Concrete mixer drivers, unemployed due to the current economic crisis, block the roads with their concrete mixers and trucks around Martyrs’ Square as they gather to protest against unemployment and power cuts in Beirut, Lebanon on July 06, 2020.
Mahmut Geldi | Anadolu Agency via Getty Images
Lebanon is in the throes of multiple crises, as Prime Minister Hassan Diab approaches five months in office.
The small Mediterranean country of nearly 7 million people is in the midst of an economic meltdown, with fuel shortages and power cuts adding to the hardship faced by many nationwide.
The country’s unemployment rate stood above 30% at the end of May, while annual food inflation has skyrocketed to around 190%.
“The only card that is remaining is the street,” Henri Chaoul, former advisor to Lebanon’s minister of finance told CNBC’s Hadley Gamble on Thursday.
Speaking to CNBC about recent street protests, Chaoul said he does not know what the trigger is going to be, adding that the political setup in Lebanon cannot evolve. “It needs a revolution, not an evolution, to move to the next stage in our political discourse.”
Power cuts across the capital city of Beirut have exceeded 20 hours a day in some areas. The darkness, extreme even for Lebanon, is caused by fuel shortages and lawmakers have warned they could last another two weeks.
Lebanon’s electricity shortage has caused the main hospital in Beirut to shut down operating rooms and delay surgeries.
“Clouds are gathering and we might be heading into a storm,” Firass Abiad, director general of the Rafic Hariri University Hospital, said via Twitter on Friday.
“If we do, what is the current capacity of our hospitals considering recent events? Will we be forced into another lockdown? Can we still change course and avoid a surge? We can, but it will not be easy,” he added.
To date, Lebanon has recorded more than 2,000 cases of the coronavirus, with 36 related deaths, according to data compiled by Johns Hopkins University.
Chaoul, also the founder of financial advisory firm Levantine Partners, said: “There is nothing that is being done. There is actually an alignment of stars on the dark side of the room,” adding that banks want to put the burden on depositors.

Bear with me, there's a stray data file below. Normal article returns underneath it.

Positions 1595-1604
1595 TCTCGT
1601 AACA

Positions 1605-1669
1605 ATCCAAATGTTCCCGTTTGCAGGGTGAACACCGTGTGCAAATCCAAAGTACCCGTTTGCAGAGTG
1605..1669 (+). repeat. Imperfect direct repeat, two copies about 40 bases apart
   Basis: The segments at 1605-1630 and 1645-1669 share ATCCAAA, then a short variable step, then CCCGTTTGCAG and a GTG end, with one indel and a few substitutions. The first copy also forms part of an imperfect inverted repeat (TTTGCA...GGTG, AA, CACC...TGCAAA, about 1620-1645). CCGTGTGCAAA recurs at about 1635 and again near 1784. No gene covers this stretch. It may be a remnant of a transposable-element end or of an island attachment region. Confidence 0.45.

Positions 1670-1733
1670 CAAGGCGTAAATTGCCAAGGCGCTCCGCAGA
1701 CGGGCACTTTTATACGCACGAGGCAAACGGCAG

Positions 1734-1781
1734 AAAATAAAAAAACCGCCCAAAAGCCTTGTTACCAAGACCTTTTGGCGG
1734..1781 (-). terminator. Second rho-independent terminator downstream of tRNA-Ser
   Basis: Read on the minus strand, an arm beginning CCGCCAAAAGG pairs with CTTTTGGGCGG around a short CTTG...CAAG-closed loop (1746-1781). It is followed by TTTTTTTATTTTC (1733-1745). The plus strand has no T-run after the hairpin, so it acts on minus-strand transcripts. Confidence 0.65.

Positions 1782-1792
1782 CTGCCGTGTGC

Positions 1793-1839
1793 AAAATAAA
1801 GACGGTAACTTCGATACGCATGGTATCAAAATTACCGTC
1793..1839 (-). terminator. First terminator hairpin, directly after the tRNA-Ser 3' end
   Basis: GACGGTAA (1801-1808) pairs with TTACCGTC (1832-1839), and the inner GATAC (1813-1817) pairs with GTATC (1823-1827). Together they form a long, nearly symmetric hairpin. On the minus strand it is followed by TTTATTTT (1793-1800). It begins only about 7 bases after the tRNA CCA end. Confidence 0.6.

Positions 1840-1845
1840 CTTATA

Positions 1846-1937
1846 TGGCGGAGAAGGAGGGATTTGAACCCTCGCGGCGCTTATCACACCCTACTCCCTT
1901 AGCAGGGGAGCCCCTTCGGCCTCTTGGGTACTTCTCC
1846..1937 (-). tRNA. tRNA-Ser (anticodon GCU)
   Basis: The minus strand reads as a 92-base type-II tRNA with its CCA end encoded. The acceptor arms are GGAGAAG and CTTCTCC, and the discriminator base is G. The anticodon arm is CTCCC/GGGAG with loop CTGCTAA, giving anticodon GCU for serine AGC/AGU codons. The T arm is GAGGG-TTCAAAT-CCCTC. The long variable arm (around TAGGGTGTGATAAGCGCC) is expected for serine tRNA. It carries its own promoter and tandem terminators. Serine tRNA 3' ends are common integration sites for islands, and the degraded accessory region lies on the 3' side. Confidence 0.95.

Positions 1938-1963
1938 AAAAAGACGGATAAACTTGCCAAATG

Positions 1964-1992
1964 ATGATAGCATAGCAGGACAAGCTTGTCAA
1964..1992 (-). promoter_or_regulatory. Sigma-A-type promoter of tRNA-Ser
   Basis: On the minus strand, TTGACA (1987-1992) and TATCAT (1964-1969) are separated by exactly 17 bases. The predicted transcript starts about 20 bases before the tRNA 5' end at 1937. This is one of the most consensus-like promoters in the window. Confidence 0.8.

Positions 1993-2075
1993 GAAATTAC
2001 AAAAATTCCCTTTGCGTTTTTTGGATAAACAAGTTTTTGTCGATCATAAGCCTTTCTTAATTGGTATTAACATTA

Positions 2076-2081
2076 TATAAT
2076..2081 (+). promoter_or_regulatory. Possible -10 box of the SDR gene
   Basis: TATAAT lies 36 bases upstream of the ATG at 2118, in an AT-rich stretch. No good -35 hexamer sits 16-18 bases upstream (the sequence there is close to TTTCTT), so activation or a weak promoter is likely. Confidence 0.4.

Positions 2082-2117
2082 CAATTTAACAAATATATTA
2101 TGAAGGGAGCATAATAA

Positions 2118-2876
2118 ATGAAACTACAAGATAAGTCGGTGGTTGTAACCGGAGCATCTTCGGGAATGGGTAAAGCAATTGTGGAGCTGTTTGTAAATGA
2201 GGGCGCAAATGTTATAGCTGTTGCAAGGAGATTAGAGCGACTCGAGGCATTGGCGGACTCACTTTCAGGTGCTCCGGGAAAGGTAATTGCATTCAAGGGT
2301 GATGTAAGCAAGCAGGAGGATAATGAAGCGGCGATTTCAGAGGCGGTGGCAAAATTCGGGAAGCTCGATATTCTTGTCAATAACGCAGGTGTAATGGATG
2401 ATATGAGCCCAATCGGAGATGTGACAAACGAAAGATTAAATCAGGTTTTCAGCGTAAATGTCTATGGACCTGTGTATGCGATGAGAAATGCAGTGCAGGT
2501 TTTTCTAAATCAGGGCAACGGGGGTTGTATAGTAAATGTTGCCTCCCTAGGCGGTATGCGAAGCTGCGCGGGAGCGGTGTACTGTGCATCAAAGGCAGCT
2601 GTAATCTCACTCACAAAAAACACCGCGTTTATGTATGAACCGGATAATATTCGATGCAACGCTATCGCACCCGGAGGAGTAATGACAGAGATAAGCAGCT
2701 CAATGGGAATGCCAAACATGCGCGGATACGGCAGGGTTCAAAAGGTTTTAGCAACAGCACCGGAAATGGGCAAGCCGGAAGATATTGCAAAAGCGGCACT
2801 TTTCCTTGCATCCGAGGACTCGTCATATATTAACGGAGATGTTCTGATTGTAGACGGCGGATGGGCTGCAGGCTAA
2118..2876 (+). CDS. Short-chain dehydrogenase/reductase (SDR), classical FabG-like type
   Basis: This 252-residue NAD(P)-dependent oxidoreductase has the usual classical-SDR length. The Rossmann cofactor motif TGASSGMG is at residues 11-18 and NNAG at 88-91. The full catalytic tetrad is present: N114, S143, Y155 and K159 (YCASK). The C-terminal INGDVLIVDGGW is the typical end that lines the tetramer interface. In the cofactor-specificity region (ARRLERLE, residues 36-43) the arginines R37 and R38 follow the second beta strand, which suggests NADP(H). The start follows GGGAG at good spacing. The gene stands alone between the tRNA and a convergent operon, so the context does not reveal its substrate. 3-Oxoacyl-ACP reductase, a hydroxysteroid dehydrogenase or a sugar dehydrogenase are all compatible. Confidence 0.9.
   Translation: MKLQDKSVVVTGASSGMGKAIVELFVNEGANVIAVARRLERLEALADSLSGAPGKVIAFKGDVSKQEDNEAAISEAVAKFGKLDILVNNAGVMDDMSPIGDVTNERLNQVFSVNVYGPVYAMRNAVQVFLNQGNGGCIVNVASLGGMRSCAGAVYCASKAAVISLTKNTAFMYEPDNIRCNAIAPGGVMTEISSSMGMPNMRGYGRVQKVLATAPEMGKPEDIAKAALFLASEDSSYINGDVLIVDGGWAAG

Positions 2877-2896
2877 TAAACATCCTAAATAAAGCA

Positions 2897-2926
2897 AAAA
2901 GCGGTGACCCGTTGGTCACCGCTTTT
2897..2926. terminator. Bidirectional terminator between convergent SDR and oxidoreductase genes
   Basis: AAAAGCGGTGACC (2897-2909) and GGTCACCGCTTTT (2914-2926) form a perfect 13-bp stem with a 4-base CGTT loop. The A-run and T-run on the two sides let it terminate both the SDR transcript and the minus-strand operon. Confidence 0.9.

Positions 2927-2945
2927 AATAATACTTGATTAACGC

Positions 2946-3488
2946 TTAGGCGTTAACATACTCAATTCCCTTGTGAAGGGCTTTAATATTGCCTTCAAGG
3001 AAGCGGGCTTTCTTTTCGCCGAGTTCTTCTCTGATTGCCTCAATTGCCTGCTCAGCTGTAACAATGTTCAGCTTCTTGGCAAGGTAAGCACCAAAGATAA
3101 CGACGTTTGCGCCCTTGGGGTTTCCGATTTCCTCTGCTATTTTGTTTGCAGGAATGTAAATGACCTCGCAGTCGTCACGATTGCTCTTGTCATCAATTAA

Purchasing power of the Lebanese pound has reportedly hit a new low of 9,000 to the U.S. dollar on the black market. Unofficial capital controls remain in place and citizens are asking expats returning for the summer to bring cash back into the country.
The Lebanese pound, which has been pegged to the U.S. Dollar since 1997, has lost 80% of its value on the black market since October.
“There is no longer any policy anchor for the pound,” Nasser Saidi, the country’s former economy minister and vice governor of the central bank, told CNBC’s Hadley Gamble on Friday.
“There is no appetite for reform, no political courage to address Lebanon’s problems,” he added. Saidi compared Lebanon’s political and economic woes to crisis-stricken Venezuela, coining his home country “Libazuela.”
Lebanon is seeking a $10 billion loan from the International Monetary Fund and has held at least 16 rounds of negotiations.
Chaoul, who was helping to advise the finance ministry on these talks told CNBC that: “the political class will continue to give lip service to the public on issues like wanting IMF help or implementing reform, but this has been done for the last 30, 40, 50 years. Real reforms are just not happening.”